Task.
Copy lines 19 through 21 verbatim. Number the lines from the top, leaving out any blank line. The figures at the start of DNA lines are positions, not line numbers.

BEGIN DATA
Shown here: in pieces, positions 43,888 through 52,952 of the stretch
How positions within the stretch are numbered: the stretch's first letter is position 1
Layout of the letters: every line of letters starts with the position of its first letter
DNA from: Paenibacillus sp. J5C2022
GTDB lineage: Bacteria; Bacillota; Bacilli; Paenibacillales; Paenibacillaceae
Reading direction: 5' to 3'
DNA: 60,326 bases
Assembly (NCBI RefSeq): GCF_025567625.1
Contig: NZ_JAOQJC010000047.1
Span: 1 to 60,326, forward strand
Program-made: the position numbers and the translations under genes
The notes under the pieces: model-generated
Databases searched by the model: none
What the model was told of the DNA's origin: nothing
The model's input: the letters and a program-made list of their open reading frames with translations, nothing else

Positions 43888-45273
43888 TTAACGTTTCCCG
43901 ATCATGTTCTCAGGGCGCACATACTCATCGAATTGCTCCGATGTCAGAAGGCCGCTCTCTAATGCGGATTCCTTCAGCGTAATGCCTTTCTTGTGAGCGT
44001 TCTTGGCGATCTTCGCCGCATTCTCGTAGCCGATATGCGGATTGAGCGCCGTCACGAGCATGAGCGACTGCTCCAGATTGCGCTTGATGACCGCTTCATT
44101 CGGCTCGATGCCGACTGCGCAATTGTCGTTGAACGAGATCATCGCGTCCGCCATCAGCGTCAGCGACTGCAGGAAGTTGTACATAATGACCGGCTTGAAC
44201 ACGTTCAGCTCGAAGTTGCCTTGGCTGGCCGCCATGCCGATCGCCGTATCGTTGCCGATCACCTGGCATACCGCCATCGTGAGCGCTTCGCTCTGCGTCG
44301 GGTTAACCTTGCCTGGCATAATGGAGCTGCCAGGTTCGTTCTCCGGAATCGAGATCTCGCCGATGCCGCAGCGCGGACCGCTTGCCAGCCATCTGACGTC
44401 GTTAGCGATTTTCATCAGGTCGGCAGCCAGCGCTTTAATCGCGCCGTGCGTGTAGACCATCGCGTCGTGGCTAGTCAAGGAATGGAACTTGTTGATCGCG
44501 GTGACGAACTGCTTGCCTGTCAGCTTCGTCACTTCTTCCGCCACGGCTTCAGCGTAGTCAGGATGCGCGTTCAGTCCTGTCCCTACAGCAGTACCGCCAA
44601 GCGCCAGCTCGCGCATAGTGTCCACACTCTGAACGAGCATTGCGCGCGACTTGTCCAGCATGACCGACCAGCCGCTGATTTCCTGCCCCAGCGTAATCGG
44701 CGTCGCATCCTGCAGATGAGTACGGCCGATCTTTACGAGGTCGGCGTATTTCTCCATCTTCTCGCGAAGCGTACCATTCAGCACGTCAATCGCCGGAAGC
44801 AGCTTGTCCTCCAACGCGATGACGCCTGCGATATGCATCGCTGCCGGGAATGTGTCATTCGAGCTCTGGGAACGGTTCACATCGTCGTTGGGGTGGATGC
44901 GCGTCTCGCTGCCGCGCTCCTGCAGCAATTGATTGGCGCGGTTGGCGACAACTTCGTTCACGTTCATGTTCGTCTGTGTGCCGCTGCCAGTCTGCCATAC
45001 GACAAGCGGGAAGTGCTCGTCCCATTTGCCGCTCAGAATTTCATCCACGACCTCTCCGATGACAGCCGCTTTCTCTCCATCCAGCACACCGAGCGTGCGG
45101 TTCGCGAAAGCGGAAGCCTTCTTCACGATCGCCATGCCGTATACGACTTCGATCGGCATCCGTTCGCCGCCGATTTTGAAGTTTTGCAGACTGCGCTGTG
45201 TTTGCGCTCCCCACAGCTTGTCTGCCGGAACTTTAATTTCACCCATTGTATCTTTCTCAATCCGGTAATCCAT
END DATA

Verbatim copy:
44001 TCTTGGCGATCTTCGCCGCATTCTCGTAGCCGATATGCGGATTGAGCGCCGTCACGAGCATGAGCGACTGCTCCAGATTGCGCTTGATGACCGCTTCATT
44101 CGGCTCGATGCCGACTGCGCAATTGTCGTTGAACGAGATCATCGCGTCCGCCATCAGCGTCAGCGACTGCAGGAAGTTGTACATAATGACCGGCTTGAAC
44201 ACGTTCAGCTCGAAGTTGCCTTGGCTGGCCGCCATGCCGATCGCCGTATCGTTGCCGATCACCTGGCATACCGCCATCGTGAGCGCTTCGCTCTGCGTCG